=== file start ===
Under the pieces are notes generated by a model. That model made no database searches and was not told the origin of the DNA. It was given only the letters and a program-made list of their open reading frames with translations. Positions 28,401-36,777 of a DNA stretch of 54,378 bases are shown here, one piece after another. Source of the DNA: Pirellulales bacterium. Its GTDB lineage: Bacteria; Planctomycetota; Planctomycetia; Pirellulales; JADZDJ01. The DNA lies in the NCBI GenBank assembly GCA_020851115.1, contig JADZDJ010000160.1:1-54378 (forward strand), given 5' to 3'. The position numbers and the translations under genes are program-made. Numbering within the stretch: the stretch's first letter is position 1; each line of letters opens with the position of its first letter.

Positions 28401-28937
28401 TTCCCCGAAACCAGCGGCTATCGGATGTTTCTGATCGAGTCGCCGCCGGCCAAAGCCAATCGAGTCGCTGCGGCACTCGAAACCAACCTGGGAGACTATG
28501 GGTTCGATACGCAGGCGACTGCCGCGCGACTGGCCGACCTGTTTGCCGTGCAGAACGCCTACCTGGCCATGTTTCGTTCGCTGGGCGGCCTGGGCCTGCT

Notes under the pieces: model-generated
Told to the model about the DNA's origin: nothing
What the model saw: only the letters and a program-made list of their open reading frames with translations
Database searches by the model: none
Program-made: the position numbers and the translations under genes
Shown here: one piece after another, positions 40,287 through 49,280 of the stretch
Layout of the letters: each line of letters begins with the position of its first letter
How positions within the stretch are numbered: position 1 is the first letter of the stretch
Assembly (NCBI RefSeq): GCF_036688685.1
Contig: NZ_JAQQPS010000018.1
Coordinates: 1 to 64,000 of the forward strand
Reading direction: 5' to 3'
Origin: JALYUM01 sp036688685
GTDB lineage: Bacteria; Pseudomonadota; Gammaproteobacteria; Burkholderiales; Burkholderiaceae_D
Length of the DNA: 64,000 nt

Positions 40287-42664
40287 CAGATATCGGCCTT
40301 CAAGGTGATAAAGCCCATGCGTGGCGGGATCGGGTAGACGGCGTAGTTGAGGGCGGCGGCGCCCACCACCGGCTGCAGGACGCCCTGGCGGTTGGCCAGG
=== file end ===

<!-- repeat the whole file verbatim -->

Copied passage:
Under the pieces are notes generated by a model. That model made no database searches and was not told the origin of the DNA. It was given only the letters and a program-made list of their open reading frames with translations. Positions 28,401-36,777 of a DNA stretch of 54,378 bases are shown here, one piece after another. Source of the DNA: Pirellulales bacterium. Its GTDB lineage: Bacteria; Planctomycetota; Planctomycetia; Pirellulales; JADZDJ01. The DNA lies in the NCBI GenBank assembly GCA_020851115.1, contig JADZDJ010000160.1:1-54378 (forward strand), given 5' to 3'. The position numbers and the translations under genes are program-made. Numbering within the stretch: the stretch's first letter is position 1; each line of letters opens with the position of its first letter.

Positions 28401-28937
28401 TTCCCCGAAACCAGCGGCTATCGGATGTTTCTGATCGAGTCGCCGCCGGCCAAAGCCAATCGAGTCGCTGCGGCACTCGAAACCAACCTGGGAGACTATG
28501 GGTTCGATACGCAGGCGACTGCCGCGCGACTGGCCGACCTGTTTGCCGTGCAGAACGCCTACCTGGCCATGTTTCGTTCGCTGGGCGGCCTGGGCCTGCT

Notes under the pieces: model-generated
Told to the model about the DNA's origin: nothing
What the model saw: only the letters and a program-made list of their open reading frames with translations
Database searches by the model: none
Program-made: the position numbers and the translations under genes
Shown here: one piece after another, positions 40,287 through 49,280 of the stretch
Layout of the letters: each line of letters begins with the position of its first letter
How positions within the stretch are numbered: position 1 is the first letter of the stretch
Assembly (NCBI RefSeq): GCF_036688685.1
Contig: NZ_JAQQPS010000018.1
Coordinates: 1 to 64,000 of the forward strand
Reading direction: 5' to 3'
Origin: JALYUM01 sp036688685
GTDB lineage: Bacteria; Pseudomonadota; Gammaproteobacteria; Burkholderiales; Burkholderiaceae_D
Length of the DNA: 64,000 nt

Positions 40287-42664
40287 CAGATATCGGCCTT
40301 CAAGGTGATAAAGCCCATGCGTGGCGGGATCGGGTAGACGGCGTAGTTGAGGGCGGCGGCGCCCACCACCGGCTGCAGGACGCCCTGGCGGTTGGCCAGG